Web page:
The European Robotics Forum, jointly organized by the European Robotics Technology Platform (EUROP) and the European Robotics Research Network (EURON), was hosted this year on April 6-8, in Västerås, Sweden by Robotdalen. Thanks to an invitation by EUnited Robotics, we got a chance to be there and talk to some of Europe’s major players in the field, from both industry and research.
Bernd Liepert is the Chief Technical Officer of KUKA AG, a german company founded over 100 years ago. It is now one of the world’s leading suppliers in the field of robot technology as well as in plant and systems engineering. Most well known for its industrial robots initially used in the automotive industry, KUKA is now exploring next generation industrial and service robots. The company has 5,700 employees and generates a business volume of around EUR 900 million.
Liepert joined KUKA Roboter in 1990 as a Mathematician and Software Developer. In 1996 he became the Head of Control Development and in 1998 he was a member of the Board of Management responsible for Development and Design. In 2000, Bernd Liepert served as the CEO of KUKA Roboter and recently in 2010 he joined KUKA AG as its Chief Technical Officer.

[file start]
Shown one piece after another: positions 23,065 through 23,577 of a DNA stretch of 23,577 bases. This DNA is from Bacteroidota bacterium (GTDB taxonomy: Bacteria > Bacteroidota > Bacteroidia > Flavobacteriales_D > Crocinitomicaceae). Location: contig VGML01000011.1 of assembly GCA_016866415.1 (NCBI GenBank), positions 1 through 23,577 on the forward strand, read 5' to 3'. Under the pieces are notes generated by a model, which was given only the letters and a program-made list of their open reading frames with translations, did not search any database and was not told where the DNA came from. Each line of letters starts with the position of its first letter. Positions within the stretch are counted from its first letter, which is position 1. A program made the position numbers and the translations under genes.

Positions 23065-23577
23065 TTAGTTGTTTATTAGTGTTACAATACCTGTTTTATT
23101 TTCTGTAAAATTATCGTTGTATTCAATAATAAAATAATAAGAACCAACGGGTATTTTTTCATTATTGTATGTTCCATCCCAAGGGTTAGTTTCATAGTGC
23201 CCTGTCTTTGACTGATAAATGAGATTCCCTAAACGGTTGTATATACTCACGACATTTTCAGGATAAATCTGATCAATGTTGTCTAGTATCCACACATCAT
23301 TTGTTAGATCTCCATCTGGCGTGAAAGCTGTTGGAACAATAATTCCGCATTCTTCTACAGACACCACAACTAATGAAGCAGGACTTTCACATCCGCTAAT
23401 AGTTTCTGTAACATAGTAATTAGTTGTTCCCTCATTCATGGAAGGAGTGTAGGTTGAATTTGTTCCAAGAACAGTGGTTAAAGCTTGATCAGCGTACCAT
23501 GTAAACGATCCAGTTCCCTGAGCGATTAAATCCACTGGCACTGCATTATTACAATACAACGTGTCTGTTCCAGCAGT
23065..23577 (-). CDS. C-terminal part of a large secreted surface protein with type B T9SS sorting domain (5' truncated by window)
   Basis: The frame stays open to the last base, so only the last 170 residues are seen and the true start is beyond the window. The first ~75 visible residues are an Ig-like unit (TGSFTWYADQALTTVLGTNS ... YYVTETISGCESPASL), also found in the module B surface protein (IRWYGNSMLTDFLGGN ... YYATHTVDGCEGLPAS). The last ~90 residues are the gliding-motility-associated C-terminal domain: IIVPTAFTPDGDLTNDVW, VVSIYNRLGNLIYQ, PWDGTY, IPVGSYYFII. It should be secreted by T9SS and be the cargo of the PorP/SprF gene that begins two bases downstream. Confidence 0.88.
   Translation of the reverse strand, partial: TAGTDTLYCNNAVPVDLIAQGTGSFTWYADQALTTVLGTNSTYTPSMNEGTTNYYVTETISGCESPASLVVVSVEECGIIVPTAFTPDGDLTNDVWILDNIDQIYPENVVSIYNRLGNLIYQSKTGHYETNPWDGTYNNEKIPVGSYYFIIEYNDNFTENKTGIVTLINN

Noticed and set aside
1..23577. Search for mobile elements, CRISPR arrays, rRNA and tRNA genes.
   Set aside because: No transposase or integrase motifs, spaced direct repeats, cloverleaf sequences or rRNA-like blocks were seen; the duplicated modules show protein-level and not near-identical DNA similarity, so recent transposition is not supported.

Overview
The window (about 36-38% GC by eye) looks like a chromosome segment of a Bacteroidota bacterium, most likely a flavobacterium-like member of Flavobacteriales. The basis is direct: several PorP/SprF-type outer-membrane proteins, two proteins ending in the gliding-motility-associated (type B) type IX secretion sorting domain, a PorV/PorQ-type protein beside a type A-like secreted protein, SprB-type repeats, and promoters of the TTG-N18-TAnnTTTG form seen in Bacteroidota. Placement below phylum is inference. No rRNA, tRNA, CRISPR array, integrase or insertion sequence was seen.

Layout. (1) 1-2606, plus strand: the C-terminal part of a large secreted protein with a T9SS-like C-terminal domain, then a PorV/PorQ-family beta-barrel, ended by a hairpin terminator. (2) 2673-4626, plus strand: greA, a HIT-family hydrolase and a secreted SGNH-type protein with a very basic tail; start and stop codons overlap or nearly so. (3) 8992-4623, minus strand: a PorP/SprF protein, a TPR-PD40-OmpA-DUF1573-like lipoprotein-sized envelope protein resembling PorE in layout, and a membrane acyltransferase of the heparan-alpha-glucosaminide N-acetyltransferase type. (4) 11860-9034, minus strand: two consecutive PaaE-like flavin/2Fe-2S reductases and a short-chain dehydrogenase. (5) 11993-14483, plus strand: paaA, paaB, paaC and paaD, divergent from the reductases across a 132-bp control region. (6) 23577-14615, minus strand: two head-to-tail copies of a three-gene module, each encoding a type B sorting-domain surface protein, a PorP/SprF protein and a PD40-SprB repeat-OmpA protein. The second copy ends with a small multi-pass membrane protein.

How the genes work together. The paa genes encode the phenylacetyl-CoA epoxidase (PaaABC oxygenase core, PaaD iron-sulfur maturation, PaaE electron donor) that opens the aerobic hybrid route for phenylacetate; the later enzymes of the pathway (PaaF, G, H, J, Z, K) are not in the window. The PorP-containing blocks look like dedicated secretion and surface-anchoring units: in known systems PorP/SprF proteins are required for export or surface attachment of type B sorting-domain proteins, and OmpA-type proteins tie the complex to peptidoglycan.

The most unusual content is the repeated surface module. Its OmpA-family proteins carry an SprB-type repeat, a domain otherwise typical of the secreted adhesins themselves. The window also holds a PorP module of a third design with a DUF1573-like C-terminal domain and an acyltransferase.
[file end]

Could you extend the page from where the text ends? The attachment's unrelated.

Liepert is also the and the President of the European Robotics Technology Platform (EUROP) as of May 2010. EUROP is an industry-driven framework that aims at strengthening Europe’s competitiveness in robotic R&D, as well as global markets, and to improve quality of life.
Rich Walker is the managing director of Shadow Robot, a UK based company. He tells us about the beautiful history of Shadow Robot, starting from bipedal robots 20 years ago, to carving robot hand prototypes out of maple wood and finally developing dexterous human-like manipulation. Shadow robot now has one of the worlds most advanced robot hands, the Shadow Dexterous Hand, currently in version C6. It provides 24 movements that allow for a direct mapping from a human to the robot, has integrated sensing and position control and can be fitted with touch sensing on the fingertips. To make their hands compliant and user-friendly, Shadow has been investigating new actuation such as pneumatical artificial muscles and artificial tendons driven by a single motor. Mostly research oriented, the robot has been used to study cognitive science, brain computer interfaces, and prosthesis. Some of its famous clients include NASA and BBC.